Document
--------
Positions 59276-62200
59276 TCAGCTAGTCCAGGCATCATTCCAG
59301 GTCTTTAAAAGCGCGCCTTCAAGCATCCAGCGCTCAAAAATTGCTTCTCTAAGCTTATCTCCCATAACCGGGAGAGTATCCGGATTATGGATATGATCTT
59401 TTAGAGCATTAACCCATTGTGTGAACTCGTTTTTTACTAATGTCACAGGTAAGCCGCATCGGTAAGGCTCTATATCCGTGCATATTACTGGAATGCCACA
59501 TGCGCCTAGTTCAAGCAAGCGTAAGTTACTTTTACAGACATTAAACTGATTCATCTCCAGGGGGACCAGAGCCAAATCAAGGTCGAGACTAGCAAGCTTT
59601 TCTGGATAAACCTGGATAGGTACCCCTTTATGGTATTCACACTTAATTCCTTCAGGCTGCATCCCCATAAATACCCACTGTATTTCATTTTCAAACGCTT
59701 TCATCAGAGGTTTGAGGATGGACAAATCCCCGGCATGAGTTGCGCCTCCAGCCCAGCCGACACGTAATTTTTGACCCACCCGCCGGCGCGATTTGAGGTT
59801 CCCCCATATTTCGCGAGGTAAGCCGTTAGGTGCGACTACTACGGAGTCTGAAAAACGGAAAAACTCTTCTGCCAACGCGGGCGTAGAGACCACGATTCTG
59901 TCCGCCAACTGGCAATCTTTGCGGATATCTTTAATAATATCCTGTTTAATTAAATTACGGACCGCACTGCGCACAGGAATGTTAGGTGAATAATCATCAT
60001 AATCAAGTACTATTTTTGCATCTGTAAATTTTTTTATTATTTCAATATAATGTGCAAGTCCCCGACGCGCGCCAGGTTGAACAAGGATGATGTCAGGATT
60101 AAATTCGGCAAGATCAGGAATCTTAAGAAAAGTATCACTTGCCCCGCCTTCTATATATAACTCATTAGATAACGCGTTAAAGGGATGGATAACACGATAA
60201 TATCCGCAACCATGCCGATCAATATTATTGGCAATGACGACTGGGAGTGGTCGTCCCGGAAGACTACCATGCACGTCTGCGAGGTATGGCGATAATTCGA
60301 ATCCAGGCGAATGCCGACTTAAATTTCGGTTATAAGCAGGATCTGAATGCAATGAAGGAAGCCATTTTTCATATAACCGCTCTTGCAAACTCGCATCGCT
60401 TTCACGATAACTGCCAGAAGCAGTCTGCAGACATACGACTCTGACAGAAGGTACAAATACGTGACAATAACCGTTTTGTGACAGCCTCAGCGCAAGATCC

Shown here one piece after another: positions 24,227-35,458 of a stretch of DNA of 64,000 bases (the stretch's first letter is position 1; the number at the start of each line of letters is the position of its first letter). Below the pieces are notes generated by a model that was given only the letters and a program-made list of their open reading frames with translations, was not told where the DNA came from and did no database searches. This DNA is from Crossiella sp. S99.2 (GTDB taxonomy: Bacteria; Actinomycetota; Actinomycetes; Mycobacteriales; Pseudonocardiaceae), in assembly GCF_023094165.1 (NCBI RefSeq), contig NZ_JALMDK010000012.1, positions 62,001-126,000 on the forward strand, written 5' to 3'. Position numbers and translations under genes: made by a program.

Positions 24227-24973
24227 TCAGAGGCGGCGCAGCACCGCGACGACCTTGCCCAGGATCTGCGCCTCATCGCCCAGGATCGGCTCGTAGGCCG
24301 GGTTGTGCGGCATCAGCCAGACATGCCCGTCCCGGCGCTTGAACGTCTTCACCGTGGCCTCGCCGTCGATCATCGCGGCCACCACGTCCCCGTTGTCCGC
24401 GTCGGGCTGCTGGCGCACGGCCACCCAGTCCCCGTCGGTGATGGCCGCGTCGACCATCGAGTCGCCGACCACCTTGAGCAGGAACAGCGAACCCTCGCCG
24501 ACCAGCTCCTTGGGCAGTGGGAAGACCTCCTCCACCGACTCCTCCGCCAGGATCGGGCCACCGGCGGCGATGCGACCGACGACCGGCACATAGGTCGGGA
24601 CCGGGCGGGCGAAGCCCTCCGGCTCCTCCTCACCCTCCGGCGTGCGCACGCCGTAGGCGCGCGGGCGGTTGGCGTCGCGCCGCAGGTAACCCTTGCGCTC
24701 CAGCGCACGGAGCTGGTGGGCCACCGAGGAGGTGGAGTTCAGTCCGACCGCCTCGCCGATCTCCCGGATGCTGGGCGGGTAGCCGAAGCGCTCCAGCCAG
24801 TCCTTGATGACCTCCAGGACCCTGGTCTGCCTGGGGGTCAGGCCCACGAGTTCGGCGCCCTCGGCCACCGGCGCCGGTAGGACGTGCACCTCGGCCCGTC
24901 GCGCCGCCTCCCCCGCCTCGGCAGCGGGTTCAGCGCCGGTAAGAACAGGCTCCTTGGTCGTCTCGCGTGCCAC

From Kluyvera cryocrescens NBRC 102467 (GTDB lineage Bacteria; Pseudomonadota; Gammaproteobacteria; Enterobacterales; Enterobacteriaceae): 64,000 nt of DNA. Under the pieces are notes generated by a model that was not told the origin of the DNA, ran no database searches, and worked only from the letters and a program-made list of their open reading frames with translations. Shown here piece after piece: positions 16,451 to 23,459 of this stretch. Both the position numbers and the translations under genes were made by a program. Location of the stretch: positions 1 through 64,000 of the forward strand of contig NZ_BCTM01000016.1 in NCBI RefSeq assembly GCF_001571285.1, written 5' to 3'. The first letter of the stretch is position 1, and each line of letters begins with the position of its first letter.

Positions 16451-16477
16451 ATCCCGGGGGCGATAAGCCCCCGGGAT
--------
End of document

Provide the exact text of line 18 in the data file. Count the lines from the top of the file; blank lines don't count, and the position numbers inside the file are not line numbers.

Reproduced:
24301 GGTTGTGCGGCATCAGCCAGACATGCCCGTCCCGGCGCTTGAACGTCTTCACCGTGGCCTCGCCGTCGATCATCGCGGCCACCACGTCCCCGTTGTCCGC